in order to complete any of the labs?
The labs were developed with a typical classroom laboratory in mind. You may, however, need to purchase some additional materials (such as plaster of paris or dental stone) or compounds that you don't have in stock. One lab also requires students to supply their own empty 2 liter bottles. If you have access to supplemental chemistry materials and equipment, many of the labs also include suggestions for ways to extend the activities further.
4. Do my students have to complete all three units back-to-back?
No. Each unit is stand-alone and designed so you can use it when it fits best in your classroom curriculum. Although the Forensics Terms and FAQ sheet can be used for each unit, students are introduced to new forensic techniques in each of the lab activities. So, you can have your students complete all three units without fear of repetition.
5. Forensic science and investigation can sometimes be gruesome.
Do any of the mysteries center on subject matter that is inappropriate
for classroom use?
truTV has taken great care in developing materials that avoid those aspects of forensic science that would not be appropriate in a high school classroom setting. The network followed Cable in the Classroom (CIC) guidelines in developing the materials, so you can be confident that the subject matter is suitable for classroom use.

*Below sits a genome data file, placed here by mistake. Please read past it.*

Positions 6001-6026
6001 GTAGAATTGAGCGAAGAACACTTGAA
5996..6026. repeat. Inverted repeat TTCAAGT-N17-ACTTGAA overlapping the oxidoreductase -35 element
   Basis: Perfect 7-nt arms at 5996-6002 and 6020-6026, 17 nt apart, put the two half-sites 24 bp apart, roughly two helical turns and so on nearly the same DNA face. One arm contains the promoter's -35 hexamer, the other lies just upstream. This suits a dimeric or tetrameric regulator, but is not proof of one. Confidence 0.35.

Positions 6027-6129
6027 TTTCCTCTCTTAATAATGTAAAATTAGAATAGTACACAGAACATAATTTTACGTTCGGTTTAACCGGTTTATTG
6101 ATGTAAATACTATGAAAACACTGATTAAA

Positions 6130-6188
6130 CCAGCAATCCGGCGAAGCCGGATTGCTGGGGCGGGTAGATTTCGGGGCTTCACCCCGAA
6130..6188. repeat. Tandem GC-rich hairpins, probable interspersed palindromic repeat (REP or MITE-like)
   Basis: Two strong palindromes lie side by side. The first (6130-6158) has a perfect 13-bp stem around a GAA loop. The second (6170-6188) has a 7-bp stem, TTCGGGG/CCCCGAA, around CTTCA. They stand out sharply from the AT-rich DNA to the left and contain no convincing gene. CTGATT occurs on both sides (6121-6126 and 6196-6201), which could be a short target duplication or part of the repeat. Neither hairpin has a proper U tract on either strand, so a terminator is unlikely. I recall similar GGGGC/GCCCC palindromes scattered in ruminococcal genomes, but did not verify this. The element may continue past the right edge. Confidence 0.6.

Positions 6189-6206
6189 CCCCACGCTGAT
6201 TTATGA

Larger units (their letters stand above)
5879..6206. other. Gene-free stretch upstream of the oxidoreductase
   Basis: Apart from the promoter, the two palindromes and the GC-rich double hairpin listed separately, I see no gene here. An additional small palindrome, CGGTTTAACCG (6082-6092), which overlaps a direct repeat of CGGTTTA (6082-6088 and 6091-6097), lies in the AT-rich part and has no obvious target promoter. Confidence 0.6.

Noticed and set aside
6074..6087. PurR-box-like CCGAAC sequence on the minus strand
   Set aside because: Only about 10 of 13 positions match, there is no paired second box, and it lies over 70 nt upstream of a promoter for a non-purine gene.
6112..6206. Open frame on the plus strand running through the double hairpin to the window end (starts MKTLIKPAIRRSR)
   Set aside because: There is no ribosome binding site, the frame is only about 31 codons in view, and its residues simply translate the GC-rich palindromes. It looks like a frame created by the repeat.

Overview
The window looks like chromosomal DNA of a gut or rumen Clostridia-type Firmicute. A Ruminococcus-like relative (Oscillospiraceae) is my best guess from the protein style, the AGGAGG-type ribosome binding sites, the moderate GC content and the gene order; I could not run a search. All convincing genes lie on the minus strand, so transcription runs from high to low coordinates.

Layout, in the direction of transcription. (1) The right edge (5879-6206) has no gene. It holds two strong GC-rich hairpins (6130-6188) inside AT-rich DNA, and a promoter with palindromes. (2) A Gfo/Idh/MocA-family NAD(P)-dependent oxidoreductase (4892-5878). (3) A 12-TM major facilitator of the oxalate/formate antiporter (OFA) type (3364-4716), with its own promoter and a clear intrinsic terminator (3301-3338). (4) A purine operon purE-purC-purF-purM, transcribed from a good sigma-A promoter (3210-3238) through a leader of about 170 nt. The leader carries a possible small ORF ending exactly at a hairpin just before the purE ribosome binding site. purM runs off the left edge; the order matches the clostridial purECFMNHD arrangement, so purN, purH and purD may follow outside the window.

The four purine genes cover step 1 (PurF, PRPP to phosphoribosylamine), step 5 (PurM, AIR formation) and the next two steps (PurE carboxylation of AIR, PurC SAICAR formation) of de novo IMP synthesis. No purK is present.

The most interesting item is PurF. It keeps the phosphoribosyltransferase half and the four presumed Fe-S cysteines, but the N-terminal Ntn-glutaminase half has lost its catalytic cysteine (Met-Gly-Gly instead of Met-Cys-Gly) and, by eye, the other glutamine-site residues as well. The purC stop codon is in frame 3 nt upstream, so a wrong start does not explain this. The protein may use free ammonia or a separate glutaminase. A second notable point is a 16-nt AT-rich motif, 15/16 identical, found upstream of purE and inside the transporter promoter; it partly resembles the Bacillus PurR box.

CIC represents the cable and telecommunications industry's commitment to improve teaching and learning for children in schools, at home, and in communities. This is the only industry-wide philanthropic initiative of its kind. Since 1989, 8,500 cable companies and 39 cable networks have provided free access to commercial-free, educational cable content and technologies to 81,000 public and private schools, reaching 78 percent of K-12 students. For more information about CIC, visit their Web site at http://www.ciconline.org.
6. Are these materials appropriate for students of differing
Each unit is labeled according to its level of difficulty. Unit 1 is the easiest of the three, while Unit 3 is the most difficult. The varying degrees of difficulty should allow you to match the materials with the abilities of your students. Each lesson also includes academic modifications and extensions so that it can be adapted to better suit your classroom needs and your students' abilities.
7. Where can I learn more about forensic science?
The web site for the American Academy of Forensic Sciences includes a Resource/Forensics section that provides additional links to forensic publications and organizations.
Provided by the Tennessee Criminal Law Defense Resources, this site provides definitions and web site links for many fields within the broad umbrella of forensic investigations.
Part of the U.S. Federal Bureau of Investigation's web site, this is a link to the FBI's journal on forensic science.